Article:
When I first opened the package and started playing with the Sharkoon XTATIC SR gaming headset, I wasn’t quite sure what to expect. Sharkoon isn’t a name I’ve seen frequently, and I’m also not a heavy user of headsets for gaming. Typically my ears start feeling heavy, they get hot and I have to remove the headset anyway because it doesn’t quite fit right. This isn’t a failing of the headset design necessarily, but just an unfortunate occurrence when paired up with the apparent abnormalities of my ears.
So often a headset is designed for one or, perhaps, two platforms. You’ll even see companies that have different headsets for different platforms, and they simply will not function properly if you mismatch them. That’s where this XTATIC SR excels, quite frankly. The best part about it is that it comes with a seemingly endless number of cables, peripherals and odd contraptions to make it work with your PC, PS3, Xbox 360, iPhone or any number of other devices. So, you certainly are getting great bang for your buck if your gaming habits run the gamut of available platforms, like mine does.
In the box you’ll find the headset (of course), as well as the detachable and highly adjustable microphone. There’s an amp, which is the focal point of making games sound really good, as well as various cable attachments. There’s a USB power cable to plug the amp into the PS3 or PC, a digital optical cable, various stereo connector cables for any possible use, and a cable to attach the headset to your Xbox 360 controller. As you can see, it really does include everything…or does it?
What I really liked about this headset, aside from the fact that it’s easy to hook up cross-platform, is how comfortable it is. Like I mentioned, I’ve rarely used a headset that was comfortable on all fronts, but I think I’ve found it. It fits completely around my ear, so my ears don’t get crunched between the outside ring of the headset and my gigantic head. At the same time, the ring is comfortable and supportive. The band is wildly adjustable, as well. Also, during some rather lengthy play and podcast recording sessions, my ears didn’t get hot! I mean, a little heat up there is inevitable, but it was nothing to the extent of headsets I’ve tried before, so things seemed to breathe really well, and that’s great.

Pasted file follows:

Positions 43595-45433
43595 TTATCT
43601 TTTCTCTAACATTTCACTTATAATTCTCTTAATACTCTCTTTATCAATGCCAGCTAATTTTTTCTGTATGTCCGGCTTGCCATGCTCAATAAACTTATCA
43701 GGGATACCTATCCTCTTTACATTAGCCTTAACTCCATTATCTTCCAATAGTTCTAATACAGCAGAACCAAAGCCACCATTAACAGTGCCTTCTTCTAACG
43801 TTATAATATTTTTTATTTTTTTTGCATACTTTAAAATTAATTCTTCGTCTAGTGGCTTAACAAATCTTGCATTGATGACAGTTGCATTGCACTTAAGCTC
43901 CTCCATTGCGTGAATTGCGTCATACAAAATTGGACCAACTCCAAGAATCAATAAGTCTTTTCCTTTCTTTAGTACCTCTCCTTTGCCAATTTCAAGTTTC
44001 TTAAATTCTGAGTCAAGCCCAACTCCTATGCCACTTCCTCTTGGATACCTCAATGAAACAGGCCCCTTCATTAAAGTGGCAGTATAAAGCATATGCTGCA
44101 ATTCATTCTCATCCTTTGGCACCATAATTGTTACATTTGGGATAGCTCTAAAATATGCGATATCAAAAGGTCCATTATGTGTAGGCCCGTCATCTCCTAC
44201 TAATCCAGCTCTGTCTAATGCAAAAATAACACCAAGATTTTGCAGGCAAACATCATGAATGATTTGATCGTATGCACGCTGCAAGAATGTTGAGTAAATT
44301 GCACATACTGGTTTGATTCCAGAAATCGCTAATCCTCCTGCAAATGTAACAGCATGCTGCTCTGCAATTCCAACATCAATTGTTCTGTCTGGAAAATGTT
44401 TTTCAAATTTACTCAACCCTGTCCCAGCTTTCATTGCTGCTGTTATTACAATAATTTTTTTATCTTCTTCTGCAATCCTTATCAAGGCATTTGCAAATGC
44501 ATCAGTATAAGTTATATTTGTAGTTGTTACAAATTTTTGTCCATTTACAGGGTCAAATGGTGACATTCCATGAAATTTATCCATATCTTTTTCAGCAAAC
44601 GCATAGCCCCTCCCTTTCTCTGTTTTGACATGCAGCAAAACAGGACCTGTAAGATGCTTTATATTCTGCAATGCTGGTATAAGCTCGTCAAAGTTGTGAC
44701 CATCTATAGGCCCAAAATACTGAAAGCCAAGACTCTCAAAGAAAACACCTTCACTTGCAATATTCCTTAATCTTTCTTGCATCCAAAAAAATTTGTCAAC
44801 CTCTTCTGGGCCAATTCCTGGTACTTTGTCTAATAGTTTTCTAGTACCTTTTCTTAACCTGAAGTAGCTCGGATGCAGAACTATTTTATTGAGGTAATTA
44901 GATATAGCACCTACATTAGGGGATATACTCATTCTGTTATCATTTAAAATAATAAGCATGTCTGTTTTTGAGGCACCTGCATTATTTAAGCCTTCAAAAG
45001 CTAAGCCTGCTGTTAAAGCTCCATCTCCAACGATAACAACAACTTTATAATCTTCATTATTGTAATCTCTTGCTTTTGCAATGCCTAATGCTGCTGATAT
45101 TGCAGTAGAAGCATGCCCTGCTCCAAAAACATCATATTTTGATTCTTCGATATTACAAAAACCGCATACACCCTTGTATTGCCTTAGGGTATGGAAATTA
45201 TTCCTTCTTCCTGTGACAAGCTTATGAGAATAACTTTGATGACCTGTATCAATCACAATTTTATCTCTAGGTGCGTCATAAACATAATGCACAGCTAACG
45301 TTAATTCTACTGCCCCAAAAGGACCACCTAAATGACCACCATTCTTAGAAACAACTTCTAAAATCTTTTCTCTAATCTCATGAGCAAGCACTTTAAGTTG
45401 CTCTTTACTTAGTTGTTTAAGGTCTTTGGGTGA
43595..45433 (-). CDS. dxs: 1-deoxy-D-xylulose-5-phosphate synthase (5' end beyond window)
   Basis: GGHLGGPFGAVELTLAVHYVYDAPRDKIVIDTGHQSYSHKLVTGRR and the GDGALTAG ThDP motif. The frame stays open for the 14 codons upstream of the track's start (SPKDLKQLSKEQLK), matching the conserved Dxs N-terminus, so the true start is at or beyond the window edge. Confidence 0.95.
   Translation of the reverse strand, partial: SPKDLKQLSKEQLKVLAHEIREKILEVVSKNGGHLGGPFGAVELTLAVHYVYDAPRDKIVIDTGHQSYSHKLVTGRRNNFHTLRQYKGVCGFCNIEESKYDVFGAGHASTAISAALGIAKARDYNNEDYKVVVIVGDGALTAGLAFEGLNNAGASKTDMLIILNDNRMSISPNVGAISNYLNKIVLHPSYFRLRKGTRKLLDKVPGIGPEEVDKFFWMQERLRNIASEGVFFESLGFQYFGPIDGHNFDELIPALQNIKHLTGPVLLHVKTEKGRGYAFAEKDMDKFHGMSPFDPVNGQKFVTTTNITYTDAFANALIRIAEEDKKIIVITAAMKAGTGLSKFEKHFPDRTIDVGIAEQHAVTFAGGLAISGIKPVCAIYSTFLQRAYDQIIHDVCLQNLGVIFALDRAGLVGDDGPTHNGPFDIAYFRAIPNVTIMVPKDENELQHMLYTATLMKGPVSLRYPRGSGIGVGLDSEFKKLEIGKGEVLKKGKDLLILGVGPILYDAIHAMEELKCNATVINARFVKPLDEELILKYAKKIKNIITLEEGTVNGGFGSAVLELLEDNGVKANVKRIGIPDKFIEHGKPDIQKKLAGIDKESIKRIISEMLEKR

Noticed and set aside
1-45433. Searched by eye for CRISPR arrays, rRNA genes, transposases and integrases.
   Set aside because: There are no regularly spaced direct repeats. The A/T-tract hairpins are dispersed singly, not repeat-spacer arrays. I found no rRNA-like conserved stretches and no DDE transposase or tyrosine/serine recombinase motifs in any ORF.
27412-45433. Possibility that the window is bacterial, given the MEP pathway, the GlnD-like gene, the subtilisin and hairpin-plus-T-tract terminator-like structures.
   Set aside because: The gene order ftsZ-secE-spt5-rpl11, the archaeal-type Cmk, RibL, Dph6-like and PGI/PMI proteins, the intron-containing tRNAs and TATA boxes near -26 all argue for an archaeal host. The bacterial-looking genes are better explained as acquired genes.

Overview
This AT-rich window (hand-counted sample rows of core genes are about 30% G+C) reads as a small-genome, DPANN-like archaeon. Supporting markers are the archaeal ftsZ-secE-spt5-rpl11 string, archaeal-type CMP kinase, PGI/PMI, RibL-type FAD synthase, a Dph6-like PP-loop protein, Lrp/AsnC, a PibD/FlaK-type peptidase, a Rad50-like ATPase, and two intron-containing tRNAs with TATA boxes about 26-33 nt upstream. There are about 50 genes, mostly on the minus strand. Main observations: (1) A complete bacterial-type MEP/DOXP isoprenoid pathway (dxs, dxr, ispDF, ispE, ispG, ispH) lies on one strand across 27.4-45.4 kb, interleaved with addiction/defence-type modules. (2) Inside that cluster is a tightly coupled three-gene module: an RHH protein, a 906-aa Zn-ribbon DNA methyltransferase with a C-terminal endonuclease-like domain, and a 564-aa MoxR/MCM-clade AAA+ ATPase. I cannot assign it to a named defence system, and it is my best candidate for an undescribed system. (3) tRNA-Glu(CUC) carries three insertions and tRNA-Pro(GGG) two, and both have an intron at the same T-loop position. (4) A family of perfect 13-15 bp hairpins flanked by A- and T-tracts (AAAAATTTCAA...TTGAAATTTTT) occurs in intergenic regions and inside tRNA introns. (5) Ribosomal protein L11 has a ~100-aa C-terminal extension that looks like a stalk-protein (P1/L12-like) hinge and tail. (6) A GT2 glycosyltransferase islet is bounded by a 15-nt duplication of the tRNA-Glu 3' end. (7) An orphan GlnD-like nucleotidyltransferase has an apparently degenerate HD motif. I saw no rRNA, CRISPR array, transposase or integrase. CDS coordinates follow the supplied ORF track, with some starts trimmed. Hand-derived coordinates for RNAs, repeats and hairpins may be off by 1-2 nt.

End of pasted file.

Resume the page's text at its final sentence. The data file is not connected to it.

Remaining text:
Also, the microphone is crazy adjustable. It’s also always good to have it detachable, because you don’t always necessarily want that mic sticking down there if you’re not playing a multiplayer game or chatting with your friends on Skype. Listening to music or spending a lot of alone time with that single-player RPG? Just pop the mic out so it doesn’t get in your way.
The instructions that come with the headset are easy to understand, and there’s one for each platform, detailing the various ways you can hook the hardware up. With the amp and without the amp for each device are two examples. This isn’t rocket science, but at the same time, detailed instructions are always a great thing to have for those of us who may not be used to this kind of stuff.
Great sound is also a plus to this headset, especially with the amp in full force. Whether it’s stereo sound or you’re kicking it up a notch to full 5.1 surround, this headset sounds awesome. During the course of my testing I played several PS3 titles – all with Dolby 5.1 surround sound – including Catherine, Final Fantasy XIII, Portal 2 and Deus Ex: Human Revolution, and they all sounded amazing. Much better than with my surround sound speaker system, to be honest. In fact, FFXIII was probably one of the best titles to test this out with on my PS3, simply because the sound is amazing, regardless of what you think of the rest of the game.